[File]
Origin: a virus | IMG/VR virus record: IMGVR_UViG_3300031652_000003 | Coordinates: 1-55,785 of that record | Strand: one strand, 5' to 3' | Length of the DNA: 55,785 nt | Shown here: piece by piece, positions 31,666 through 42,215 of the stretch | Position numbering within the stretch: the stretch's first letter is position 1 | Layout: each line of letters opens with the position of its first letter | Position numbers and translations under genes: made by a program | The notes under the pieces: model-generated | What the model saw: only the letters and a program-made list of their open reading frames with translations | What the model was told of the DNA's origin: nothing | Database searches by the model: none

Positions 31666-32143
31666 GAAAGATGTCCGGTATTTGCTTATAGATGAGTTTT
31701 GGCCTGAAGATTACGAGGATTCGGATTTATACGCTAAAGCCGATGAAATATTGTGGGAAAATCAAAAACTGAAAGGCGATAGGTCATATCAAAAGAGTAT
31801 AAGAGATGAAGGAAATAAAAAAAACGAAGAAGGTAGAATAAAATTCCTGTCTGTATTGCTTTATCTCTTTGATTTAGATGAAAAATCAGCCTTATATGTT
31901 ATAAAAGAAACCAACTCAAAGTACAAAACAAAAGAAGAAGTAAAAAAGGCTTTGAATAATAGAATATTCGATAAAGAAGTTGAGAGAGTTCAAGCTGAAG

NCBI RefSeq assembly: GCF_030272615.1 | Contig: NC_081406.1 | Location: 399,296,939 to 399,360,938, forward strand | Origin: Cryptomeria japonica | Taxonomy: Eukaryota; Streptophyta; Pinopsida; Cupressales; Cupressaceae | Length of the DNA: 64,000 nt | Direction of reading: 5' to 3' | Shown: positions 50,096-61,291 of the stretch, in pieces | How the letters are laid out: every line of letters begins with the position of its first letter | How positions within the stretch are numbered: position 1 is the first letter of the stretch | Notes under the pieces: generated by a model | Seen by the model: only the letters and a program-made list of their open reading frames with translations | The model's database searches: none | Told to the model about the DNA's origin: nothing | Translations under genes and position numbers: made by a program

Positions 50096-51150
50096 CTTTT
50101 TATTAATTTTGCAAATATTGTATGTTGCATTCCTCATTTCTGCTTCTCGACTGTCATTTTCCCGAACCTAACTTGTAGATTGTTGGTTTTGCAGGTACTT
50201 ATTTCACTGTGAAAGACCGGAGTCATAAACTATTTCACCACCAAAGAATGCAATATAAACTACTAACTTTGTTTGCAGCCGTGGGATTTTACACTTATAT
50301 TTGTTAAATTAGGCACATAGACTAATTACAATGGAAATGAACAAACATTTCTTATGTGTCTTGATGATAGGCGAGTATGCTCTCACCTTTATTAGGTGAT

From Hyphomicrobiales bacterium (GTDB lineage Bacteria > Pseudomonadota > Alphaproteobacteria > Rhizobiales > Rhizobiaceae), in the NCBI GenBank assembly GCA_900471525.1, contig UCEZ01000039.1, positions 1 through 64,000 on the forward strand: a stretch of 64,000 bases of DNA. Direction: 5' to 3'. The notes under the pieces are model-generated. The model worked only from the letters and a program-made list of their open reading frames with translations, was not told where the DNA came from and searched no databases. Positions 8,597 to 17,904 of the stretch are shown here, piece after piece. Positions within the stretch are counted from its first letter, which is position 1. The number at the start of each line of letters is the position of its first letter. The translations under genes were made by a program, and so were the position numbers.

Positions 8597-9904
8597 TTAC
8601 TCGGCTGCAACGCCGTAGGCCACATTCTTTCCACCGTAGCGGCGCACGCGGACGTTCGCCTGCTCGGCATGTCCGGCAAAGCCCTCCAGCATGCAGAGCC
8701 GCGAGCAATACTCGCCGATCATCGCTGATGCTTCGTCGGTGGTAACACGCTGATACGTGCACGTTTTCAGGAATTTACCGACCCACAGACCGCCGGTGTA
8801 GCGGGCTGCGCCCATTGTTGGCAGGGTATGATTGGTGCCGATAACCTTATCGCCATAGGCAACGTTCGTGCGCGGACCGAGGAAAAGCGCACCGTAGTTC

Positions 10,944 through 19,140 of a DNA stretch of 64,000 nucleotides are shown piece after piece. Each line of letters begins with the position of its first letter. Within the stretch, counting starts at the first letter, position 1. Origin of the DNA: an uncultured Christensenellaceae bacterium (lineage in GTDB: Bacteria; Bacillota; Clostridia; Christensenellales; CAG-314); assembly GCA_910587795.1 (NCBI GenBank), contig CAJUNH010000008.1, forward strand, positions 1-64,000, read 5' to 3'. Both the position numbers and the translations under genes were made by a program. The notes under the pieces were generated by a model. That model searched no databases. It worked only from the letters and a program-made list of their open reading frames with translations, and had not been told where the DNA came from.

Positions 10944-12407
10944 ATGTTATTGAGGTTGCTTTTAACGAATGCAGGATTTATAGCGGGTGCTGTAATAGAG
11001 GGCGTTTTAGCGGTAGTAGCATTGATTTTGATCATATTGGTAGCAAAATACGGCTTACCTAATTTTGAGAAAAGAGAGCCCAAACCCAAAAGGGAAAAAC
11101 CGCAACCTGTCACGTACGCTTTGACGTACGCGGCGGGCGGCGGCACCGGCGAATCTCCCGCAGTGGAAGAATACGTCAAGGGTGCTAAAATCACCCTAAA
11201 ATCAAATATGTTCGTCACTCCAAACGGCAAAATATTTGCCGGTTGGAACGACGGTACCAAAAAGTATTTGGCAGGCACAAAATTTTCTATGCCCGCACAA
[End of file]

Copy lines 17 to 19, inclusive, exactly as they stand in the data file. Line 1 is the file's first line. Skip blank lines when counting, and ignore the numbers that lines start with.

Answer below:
8701 GCGAGCAATACTCGCCGATCATCGCTGATGCTTCGTCGGTGGTAACACGCTGATACGTGCACGTTTTCAGGAATTTACCGACCCACAGACCGCCGGTGTA
8801 GCGGGCTGCGCCCATTGTTGGCAGGGTATGATTGGTGCCGATAACCTTATCGCCATAGGCAACGTTCGTGCGCGGACCGAGGAAAAGCGCACCGTAGTTC

Positions 10,944 through 19,140 of a DNA stretch of 64,000 nucleotides are shown piece after piece. Each line of letters begins with the position of its first letter. Within the stretch, counting starts at the first letter, position 1. Origin of the DNA: an uncultured Christensenellaceae bacterium (lineage in GTDB: Bacteria; Bacillota; Clostridia; Christensenellales; CAG-314); assembly GCA_910587795.1 (NCBI GenBank), contig CAJUNH010000008.1, forward strand, positions 1-64,000, read 5' to 3'. Both the position numbers and the translations under genes were made by a program. The notes under the pieces were generated by a model. That model searched no databases. It worked only from the letters and a program-made list of their open reading frames with translations, and had not been told where the DNA came from.